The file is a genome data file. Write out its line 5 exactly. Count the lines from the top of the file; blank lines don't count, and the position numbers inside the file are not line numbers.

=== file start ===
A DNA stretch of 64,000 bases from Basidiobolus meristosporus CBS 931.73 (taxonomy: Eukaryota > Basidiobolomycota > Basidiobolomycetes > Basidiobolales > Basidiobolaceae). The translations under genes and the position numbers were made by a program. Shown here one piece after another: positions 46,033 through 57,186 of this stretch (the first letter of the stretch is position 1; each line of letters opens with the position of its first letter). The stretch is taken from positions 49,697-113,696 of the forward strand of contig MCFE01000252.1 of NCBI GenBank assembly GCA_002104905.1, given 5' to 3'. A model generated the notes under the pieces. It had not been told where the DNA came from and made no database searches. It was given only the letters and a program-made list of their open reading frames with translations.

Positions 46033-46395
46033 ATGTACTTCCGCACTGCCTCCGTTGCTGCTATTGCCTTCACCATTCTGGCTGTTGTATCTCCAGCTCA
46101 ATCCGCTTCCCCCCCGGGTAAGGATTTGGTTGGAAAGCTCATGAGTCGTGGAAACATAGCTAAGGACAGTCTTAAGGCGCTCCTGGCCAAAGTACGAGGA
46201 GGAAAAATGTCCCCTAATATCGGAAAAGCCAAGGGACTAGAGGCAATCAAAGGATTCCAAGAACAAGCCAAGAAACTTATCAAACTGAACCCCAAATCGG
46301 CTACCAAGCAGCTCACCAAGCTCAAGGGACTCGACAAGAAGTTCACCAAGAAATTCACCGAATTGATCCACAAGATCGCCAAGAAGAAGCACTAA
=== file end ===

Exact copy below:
46201 GGAAAAATGTCCCCTAATATCGGAAAAGCCAAGGGACTAGAGGCAATCAAAGGATTCCAAGAACAAGCCAAGAAACTTATCAAACTGAACCCCAAATCGG